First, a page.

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Plautii’s Mausoleum

Via di Pontelucano
00019 Tivoli (RM)

Person in charge:
Arch. Laura Bernardi

Plautii’s Mausoleum

Southeast of Ponte Lucano rises the bulk of the sepulcher of the illustrious Plautia family which, together with the Tomb of Cecilia Metella on the Appia Antica in Rome, represents a reference in the funerary monuments panorama of the Roman era. The mausoleum, dating back to the first century AD, has been studied and represented since the 15th century. It consists of a cylindrical upper body in parallelepiped travertine blocks, punctuated halfway up the height by a projecting frame, and a quadrangular base, also covered in blocks of the same material. Inside the base was the burial cell, accessed through an entrance, now partially buried, supported by a flat arc with travertine ashlars, located on the opposite side of the ancient Via Tiburtina route. Here were located the burials of M. Plautius Silvanus, his consort Lartia and his son A. Plautius Urgulanius. The mausoleum also housed the remains of their descendants, as evidenced by the preserved inscriptions. Over the centuries the monument underwent numerous modifications, mainly as a result of functional adaptations, engineering interventions, excavations and restoration. Becoming an outpost to protect the nearby bridge over the Aniene River during the Middle Ages, in the 15th century it was transformed into a large tower with small arches and battlements, with an added upper part made of a solid masonry of basalt, travertine and marble flakes. Starting from 1834, the first projects begin to safeguard the monument, subjected to restrictions due to cultural interest in the 1950s, while industrial and private construction grow indiscriminately around it. Recent interventions by the Superintendency of Archaeology, Fine Arts and Landscape of Rome’s metropolitan area and Rieti’s province concerned the restoration of the mausoleum and the reclamation of the surroundings to protect the area’s scenic value. In addition to the recovery of the vast interior environment, the external blocks were cleaned, the crenellated crowning was reintegrated and the inscriptions were restored to full legibility.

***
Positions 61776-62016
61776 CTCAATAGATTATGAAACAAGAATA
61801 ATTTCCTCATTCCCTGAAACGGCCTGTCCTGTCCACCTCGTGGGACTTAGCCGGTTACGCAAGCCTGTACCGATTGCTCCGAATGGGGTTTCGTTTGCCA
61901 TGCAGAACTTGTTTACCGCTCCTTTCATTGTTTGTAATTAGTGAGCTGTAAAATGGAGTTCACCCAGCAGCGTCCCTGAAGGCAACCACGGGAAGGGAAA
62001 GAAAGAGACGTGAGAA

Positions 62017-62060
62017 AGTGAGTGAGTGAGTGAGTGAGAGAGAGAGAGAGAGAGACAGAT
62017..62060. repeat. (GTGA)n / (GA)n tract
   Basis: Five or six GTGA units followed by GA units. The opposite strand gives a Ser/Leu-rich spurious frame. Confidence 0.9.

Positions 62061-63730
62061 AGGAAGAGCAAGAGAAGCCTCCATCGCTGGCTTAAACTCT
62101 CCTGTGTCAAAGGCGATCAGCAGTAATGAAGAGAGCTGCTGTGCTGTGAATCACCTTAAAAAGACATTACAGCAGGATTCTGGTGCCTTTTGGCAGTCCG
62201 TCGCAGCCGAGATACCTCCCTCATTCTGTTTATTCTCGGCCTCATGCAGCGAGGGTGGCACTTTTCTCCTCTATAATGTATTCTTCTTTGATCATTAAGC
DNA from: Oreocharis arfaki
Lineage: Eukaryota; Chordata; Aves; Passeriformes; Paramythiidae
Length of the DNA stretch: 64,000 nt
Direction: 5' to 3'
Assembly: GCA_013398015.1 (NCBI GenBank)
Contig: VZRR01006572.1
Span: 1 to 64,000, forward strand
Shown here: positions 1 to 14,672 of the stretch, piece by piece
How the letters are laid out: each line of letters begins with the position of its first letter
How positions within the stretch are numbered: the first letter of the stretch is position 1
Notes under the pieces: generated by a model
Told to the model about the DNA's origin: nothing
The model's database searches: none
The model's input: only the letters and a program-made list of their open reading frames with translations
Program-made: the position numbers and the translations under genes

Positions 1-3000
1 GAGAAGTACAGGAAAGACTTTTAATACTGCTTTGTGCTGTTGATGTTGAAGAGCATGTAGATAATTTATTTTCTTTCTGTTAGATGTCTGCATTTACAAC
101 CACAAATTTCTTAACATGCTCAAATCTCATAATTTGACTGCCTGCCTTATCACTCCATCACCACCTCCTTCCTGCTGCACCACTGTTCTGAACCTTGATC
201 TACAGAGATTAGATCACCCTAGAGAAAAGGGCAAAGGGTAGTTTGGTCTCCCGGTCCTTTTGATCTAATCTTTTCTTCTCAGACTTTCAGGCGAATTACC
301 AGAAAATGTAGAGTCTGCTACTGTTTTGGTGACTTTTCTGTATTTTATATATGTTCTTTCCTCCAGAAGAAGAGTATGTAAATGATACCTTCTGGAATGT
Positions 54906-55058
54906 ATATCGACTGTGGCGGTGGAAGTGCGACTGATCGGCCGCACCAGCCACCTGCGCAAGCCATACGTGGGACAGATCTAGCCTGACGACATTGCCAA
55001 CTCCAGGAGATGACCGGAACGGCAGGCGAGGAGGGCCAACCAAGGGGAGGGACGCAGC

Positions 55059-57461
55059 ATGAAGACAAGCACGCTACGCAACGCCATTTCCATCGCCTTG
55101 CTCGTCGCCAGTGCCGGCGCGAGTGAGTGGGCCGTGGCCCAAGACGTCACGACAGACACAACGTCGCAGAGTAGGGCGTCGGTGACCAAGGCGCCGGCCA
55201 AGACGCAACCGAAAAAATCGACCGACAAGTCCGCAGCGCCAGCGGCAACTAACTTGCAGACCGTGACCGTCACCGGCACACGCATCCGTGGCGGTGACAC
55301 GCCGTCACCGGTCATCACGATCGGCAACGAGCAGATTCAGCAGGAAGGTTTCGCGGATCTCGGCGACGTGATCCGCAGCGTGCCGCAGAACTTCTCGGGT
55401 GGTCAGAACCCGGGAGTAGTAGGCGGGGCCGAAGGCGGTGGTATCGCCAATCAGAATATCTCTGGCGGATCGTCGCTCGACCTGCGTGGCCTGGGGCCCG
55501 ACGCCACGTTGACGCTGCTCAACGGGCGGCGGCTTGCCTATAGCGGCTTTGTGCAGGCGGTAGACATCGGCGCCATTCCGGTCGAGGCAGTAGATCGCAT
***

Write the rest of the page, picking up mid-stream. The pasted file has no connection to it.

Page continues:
In July 2022 the monument became part of the heritage managed by the autonomous Institute “Villa Adriana and Villa d’Este”, as already established by Ministerial Decree n. 198 of 9 April 2016.

The Villae are part of an inestimable architectural, archaeological, historical and naturalistic heritage. To preserve their beauty and protect them from damage they must be treated with care. We need everyone’s cooperation if this precious and fragile legacy is to maintain its splendour and continue to reveal its age-old history.

The Villae comprise diverse, multiform sites, but are the expression of one and the same cultural heredity and unitary management principles. This is why we have drawn up a single set of general regulations for conscious and respectful fruition of the venues that can be easily adapted to suit the specific characteristics of each one of us.